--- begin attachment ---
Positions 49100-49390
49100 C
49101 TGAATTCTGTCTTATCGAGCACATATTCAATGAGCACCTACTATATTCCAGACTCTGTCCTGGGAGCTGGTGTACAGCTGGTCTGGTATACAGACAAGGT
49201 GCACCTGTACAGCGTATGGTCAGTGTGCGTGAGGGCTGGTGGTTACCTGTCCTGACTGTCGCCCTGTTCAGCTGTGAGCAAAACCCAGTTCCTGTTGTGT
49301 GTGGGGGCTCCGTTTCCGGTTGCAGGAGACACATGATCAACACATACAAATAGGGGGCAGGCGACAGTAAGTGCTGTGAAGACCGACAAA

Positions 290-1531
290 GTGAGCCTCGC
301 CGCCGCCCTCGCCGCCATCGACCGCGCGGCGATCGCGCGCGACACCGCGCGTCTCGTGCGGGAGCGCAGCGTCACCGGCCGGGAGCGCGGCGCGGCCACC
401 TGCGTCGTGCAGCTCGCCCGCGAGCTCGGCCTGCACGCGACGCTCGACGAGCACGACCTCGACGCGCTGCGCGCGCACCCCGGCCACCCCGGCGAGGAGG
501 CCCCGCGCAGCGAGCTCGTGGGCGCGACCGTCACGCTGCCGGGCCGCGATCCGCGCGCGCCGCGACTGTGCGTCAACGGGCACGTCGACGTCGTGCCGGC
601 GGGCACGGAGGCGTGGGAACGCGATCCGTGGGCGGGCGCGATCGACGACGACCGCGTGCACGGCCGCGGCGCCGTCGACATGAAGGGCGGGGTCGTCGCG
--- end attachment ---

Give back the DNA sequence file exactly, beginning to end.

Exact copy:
Positions 49100-49390
49100 C
49101 TGAATTCTGTCTTATCGAGCACATATTCAATGAGCACCTACTATATTCCAGACTCTGTCCTGGGAGCTGGTGTACAGCTGGTCTGGTATACAGACAAGGT
49201 GCACCTGTACAGCGTATGGTCAGTGTGCGTGAGGGCTGGTGGTTACCTGTCCTGACTGTCGCCCTGTTCAGCTGTGAGCAAAACCCAGTTCCTGTTGTGT
49301 GTGGGGGCTCCGTTTCCGGTTGCAGGAGACACATGATCAACACATACAAATAGGGGGCAGGCGACAGTAAGTGCTGTGAAGACCGACAAA

Positions 290-1531
290 GTGAGCCTCGC
301 CGCCGCCCTCGCCGCCATCGACCGCGCGGCGATCGCGCGCGACACCGCGCGTCTCGTGCGGGAGCGCAGCGTCACCGGCCGGGAGCGCGGCGCGGCCACC
401 TGCGTCGTGCAGCTCGCCCGCGAGCTCGGCCTGCACGCGACGCTCGACGAGCACGACCTCGACGCGCTGCGCGCGCACCCCGGCCACCCCGGCGAGGAGG
501 CCCCGCGCAGCGAGCTCGTGGGCGCGACCGTCACGCTGCCGGGCCGCGATCCGCGCGCGCCGCGACTGTGCGTCAACGGGCACGTCGACGTCGTGCCGGC
601 GGGCACGGAGGCGTGGGAACGCGATCCGTGGGCGGGCGCGATCGACGACGACCGCGTGCACGGCCGCGGCGCCGTCGACATGAAGGGCGGGGTCGTCGCG